Collection Development Policy Part 3

  1. Evaluation. As it has been determined that the poetry collection should focus on professionally recognized poets writing from a diverse variety of perspectives and backgrounds, and that the collection must remain current and in active use, the following questions will be considered when evaluating materials for selection or deselection.  These questions speak directly to the criteria previously stated in the collection development plan.
    1. Are a wide variety of perspectives represented in the collection, as evidenced by ages, genders, ethnicities, economic status, social classes, and geographic locations of included poets?
      1. Biographical information can be found to assist in answering this question on book jackets, personal websites, and in professional publications. Comparing this biographical information between poets already included in the collection and those under consideration for inclusion can help determine overlap or diversity of voices in and expand the depth of the collection.
      2. Samples of a poet’s work can also be found in professional publications, and on professional or personal websites. These samples again allow for comparison between poets on subject matter, tone, writing style, and perspective, to ensure there is diversity of voice and depth in the collection.
    2. Is the collection current and in active use by library patrons, as evidenced by circulation and usage statistics?
      1. The library uses CollectionHQ for detailed usage statistics. The interface clearly illustrates areas of the collection that are “high use,” “oversaturated,” “dead” or in need of a “refresh.” (CollectionHQ, 2015) Per library policy, any item that has not circulated in two years is to be discarded.  And the poetry collection can be considered current and in active use if less than 20% of items are non-circulating.
      2. The Evergreen catalog allows staff to view the last two circulation records on any item. This information includes the location where the items was checked out, whether that was at its home library or at another library in the consortium.  (Evergreen Indiana, 2015) If an item is getting more use from other libraries, that may be an indication that it is not relevant to the needs of local library patrons.
      3. One piece of information that is missing from our statistics is in-house use. Although Evergreen allows tracking of the total items used in-house, that information does not attach to a specific record.  (Evergreen Indiana, 2015) Therefore, it is impossible to know which items are being used in-house without being checked out.  This is a glaring and significant hole that needs to be filled, especially in light of our two-year limit for non-circulating items.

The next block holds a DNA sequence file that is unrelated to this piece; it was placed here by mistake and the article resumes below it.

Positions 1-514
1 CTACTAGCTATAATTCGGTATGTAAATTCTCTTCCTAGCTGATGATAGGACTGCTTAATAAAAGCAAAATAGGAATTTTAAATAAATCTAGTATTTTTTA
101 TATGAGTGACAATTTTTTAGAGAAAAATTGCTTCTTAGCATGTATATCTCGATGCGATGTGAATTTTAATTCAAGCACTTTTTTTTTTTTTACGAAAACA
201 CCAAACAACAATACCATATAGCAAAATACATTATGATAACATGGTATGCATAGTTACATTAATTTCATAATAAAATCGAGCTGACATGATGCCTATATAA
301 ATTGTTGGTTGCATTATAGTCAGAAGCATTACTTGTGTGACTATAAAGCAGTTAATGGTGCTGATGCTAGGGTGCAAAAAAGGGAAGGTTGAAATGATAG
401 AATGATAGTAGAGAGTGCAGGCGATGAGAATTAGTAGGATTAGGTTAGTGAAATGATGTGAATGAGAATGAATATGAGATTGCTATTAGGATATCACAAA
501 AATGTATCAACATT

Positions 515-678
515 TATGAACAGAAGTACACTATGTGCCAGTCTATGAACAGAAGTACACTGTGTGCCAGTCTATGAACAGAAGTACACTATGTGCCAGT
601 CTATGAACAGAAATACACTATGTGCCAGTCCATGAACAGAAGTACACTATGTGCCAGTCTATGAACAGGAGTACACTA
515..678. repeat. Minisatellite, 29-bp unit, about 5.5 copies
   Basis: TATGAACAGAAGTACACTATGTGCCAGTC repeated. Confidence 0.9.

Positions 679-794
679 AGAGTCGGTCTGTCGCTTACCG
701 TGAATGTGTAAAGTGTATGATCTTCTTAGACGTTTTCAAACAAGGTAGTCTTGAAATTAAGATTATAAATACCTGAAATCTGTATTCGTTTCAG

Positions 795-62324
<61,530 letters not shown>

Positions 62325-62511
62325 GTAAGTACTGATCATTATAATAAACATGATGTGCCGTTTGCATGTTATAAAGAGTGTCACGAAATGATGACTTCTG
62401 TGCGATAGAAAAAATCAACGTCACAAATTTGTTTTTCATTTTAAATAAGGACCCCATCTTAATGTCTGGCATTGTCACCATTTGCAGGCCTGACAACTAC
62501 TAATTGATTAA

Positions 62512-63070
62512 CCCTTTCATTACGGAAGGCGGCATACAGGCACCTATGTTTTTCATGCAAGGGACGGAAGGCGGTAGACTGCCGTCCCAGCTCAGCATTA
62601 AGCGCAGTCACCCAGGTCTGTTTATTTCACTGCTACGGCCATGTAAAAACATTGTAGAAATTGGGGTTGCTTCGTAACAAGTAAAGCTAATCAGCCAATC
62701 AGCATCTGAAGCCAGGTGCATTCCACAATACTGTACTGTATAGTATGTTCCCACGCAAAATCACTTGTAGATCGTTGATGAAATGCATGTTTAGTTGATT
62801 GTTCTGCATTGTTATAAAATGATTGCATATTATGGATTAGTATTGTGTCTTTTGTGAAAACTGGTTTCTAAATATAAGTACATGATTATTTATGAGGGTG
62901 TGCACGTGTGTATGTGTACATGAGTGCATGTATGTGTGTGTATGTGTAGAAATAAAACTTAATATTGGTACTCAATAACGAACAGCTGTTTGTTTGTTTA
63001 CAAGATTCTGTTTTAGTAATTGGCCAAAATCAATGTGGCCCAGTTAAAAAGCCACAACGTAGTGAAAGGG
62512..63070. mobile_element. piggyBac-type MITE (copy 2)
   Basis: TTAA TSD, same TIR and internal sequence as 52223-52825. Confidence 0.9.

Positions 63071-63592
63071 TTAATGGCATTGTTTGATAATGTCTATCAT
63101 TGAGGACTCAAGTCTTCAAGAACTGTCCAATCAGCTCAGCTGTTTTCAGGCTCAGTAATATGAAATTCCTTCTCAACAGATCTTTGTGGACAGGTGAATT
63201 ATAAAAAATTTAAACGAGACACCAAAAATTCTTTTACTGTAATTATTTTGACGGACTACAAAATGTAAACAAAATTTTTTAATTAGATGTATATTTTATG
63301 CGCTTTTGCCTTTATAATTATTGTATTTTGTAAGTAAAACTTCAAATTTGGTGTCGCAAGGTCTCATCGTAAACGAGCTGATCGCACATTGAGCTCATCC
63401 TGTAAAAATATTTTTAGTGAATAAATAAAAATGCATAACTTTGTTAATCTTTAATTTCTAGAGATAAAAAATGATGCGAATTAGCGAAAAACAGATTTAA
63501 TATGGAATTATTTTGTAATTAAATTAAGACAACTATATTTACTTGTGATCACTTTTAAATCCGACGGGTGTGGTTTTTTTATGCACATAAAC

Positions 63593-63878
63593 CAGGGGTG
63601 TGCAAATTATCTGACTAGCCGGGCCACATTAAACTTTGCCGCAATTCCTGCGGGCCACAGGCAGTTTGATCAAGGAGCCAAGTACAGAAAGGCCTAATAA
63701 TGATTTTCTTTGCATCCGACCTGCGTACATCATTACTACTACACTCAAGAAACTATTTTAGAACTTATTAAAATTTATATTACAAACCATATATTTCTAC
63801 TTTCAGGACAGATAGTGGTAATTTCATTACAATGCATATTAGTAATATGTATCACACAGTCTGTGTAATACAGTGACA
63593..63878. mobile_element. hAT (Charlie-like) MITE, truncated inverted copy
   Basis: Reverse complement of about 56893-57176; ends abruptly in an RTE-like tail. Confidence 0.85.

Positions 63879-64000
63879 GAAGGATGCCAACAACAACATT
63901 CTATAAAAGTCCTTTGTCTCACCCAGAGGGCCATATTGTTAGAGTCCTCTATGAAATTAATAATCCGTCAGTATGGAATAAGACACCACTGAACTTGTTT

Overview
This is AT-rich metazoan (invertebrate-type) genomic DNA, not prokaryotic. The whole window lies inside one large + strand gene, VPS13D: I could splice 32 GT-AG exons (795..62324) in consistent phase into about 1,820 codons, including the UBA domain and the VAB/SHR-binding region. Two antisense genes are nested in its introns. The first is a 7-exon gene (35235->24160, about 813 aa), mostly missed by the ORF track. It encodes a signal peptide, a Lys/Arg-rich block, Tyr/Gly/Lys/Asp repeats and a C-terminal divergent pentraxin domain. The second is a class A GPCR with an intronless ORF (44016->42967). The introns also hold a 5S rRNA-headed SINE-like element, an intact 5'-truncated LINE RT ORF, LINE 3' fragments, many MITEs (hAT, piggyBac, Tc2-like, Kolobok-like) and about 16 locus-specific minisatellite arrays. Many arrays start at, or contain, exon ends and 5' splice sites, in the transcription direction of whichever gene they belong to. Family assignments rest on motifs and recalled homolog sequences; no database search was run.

2. Resource Sharing. The library has many options to fill gaps in the collection through resource sharing.
    1. As a member of the Evergreen Indiana consortium, all print items more than six months old are available to any patron of any member library. This arrangement allows local patrons to obtain titles that might not be in their home library collection.  (Evergreen Indiana, 2015) As such, Redwood Public Library need not retain items that haven’t circulated in more than two years.  Also, large anthologies by commonly known and historically important poets can more confidently be eliminated from the collection as they are relatively easy to obtain elsewhere.
    2. Additionally, Redwood Public Library participates in a nation-wide interlibrary loan program, whereby items can be requested of any library willing to send them. This is a useful resource for locating rare items that aren’t practical to add to the local collection.
    3. As poetry appeals to a more academic portion of the library population, this segment of the collection might be suitable for a resource sharing agreement with an academic library, particularly one with a strong creative writing program. Though the benefit to the public library is fairly clear, in terms of increased access to additional poetry titles, it is difficult to see what benefit the public library might provide the academic one.  Rather than just materials, the public library might be able to provide reception or exhibit space, or simply access for students to new audiences.


CollectionHQ. (2015). Retrieved December 6, 2015, from

 Evergreen Indiana. (2015). Retrieved December 6, 2015, from

Lamb, A. (2015). Resource Sharing. Retrieved December 6, 2015, from

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